Team creates LEDs, photovoltaic cells, and light detectors using novel one-molecule-thick material.
An MIT Activities Committee trip to New York in December was transformed into a journey of healing and hope for some members of the MIT community who visited ground zero bearing gifts of warm socks and steel-toed boots for the workers still cleaning "The Pile."
The MIT group visited St. Paul's Chapel, the small church at the edge of ground zero whose sanctuary has been used as a refuge for construction workers since the fiery collapse of the World Trade Center.
The church seats all have blankets, pillows and teddy bears so workers can rest. The walls of the sanctuary are covered with hundreds of drawings and thank-you notes to relief workers from children all over the world. Meals, medical care and other resources are available to all WTC site workers.
A second MITAC-sponsored trip to New York will take some of the same people back to ground zero, where work on the remains of the twin towers is expected to continue through the winter. The MIT volunteers will help serve meals and perform other tasks at St. Paul's. This trip is being sponsored in part by the Office of the Executive Vice President.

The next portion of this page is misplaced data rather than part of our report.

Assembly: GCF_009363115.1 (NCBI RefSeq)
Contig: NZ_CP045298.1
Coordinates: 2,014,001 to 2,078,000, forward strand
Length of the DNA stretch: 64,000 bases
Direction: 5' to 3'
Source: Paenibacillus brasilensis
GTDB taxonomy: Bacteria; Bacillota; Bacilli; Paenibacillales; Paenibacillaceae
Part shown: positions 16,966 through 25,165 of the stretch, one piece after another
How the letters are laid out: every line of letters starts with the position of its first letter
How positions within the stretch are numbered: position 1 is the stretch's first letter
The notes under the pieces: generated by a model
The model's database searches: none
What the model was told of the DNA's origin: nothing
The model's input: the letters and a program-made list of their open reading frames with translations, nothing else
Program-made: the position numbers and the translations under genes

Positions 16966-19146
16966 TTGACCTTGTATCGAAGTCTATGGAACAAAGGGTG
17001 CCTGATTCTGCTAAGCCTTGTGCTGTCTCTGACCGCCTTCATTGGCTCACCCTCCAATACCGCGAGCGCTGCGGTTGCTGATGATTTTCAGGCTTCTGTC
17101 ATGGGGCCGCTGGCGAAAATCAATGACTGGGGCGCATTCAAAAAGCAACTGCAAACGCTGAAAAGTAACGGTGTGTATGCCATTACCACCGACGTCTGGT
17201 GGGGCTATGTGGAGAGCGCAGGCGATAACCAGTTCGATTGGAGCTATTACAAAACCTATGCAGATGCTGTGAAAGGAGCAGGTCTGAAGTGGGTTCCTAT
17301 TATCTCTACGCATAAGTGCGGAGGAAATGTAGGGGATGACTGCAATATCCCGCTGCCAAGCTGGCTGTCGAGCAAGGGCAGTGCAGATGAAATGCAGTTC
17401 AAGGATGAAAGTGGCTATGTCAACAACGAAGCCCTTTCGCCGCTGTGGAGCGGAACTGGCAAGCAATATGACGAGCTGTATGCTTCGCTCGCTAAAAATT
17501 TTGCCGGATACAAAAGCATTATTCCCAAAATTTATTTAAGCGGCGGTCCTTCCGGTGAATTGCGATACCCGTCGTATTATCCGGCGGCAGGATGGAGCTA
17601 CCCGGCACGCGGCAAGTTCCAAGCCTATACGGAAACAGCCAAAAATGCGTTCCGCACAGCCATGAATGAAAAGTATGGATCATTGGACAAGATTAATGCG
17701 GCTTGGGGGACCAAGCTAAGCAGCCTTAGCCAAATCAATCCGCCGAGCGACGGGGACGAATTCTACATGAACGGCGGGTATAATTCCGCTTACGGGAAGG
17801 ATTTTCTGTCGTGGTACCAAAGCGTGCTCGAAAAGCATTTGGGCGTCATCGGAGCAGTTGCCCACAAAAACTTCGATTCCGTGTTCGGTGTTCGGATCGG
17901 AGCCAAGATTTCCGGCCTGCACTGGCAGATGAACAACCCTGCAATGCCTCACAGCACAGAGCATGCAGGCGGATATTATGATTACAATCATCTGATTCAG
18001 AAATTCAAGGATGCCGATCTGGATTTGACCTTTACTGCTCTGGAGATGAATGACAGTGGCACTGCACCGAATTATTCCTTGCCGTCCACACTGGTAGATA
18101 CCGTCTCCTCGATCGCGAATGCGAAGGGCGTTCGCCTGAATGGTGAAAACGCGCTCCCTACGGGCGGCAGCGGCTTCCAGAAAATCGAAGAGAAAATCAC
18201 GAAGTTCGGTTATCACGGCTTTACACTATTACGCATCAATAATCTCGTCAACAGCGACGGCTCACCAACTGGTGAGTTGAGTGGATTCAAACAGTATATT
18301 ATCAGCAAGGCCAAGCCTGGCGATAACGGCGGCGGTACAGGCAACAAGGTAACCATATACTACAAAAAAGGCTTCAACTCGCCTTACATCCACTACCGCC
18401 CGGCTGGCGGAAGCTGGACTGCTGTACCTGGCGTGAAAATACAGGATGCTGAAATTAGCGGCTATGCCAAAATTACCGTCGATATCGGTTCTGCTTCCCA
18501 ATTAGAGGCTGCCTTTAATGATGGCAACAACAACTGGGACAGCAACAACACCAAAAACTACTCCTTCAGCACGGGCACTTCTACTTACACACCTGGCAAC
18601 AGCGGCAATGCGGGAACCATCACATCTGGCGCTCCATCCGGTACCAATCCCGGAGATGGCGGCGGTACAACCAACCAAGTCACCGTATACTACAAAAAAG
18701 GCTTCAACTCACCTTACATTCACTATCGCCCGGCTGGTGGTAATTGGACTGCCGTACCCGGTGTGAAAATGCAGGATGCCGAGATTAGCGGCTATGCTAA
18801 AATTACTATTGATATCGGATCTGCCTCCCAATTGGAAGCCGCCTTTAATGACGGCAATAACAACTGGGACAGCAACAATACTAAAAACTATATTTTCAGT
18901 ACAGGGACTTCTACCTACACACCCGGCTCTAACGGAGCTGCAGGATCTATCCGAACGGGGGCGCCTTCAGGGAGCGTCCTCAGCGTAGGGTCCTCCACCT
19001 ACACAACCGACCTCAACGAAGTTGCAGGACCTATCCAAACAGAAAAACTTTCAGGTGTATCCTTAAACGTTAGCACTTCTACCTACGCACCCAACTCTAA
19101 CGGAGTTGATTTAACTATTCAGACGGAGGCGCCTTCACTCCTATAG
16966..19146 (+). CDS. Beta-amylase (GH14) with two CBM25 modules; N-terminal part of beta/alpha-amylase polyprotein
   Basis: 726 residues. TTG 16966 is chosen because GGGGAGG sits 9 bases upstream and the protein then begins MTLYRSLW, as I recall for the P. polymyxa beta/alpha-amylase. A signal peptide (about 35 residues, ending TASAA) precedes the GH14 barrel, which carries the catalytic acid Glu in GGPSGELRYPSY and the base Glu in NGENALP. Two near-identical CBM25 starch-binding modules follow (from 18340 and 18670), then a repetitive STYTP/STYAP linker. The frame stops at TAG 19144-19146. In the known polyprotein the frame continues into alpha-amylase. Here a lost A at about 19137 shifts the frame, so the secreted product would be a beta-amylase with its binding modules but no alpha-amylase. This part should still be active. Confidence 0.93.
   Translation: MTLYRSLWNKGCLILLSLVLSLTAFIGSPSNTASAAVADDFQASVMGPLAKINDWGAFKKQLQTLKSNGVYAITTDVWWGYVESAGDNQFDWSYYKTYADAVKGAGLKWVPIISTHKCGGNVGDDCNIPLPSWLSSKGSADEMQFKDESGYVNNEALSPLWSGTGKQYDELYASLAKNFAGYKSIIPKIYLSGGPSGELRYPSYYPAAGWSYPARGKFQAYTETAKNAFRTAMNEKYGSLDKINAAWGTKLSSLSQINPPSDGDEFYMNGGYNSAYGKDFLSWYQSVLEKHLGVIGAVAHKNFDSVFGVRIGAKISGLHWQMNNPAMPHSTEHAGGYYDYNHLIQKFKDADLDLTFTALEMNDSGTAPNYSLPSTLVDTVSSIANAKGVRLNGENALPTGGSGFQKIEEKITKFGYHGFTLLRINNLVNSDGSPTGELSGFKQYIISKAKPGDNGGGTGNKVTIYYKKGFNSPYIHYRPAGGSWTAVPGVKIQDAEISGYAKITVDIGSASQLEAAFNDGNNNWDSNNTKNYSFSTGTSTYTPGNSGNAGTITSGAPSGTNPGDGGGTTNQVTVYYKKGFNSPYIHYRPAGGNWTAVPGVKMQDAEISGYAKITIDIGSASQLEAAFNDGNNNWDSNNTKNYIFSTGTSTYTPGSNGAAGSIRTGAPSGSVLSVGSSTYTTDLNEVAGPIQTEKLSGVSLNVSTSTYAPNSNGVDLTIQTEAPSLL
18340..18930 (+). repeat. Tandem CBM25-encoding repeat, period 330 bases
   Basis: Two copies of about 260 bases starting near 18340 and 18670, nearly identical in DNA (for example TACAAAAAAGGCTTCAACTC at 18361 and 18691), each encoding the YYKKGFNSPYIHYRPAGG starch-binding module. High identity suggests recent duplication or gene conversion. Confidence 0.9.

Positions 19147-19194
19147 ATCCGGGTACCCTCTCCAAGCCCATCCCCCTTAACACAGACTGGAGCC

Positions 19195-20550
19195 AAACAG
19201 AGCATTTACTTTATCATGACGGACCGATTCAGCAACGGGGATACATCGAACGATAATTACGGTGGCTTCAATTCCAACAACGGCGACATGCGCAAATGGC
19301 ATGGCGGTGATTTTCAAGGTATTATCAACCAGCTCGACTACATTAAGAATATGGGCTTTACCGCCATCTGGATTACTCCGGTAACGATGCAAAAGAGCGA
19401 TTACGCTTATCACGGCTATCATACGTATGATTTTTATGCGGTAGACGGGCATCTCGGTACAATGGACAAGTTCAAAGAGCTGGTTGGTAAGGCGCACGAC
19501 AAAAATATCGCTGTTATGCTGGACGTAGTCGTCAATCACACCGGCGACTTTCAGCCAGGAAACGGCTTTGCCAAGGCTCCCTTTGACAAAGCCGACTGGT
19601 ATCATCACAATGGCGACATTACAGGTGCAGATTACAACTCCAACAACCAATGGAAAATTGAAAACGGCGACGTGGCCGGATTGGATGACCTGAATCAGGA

Although the bus is already filled, trip coordinator Gayle Willman suggested ways that members of the MIT community can help workers still cleaning the wreckage in wintry conditions.
"There is a waiting list of those who need new steel-toed leather boots--the site is very hard on clothing and footwear," said Willman, who was part of the first MITAC trip. "Many of the construction workers are there as volunteers, donating their time after working regular hours elsewhere. Contributions toward the purchase of boots may be sent to the MITAC office in Room 50-005. Make checks payable to MIT, with a notation that the funds are for WTC boots."
Other supplies are also needed, such as new sweatshirts, new knit caps and new ski-band ear-warmers (all in black or navy); chewing gum and hard candy; candles (tea lights, votives and devotional candles only); hand-warmers and foot-warmers; small bottles of hand-sanitizing gel; and lip balm. Items may be dropped off at the MITAC office or in Room 9-250 no later than Thursday, Jan. 24.
A version of this article appeared in MIT Tech Talk on January 16, 2002.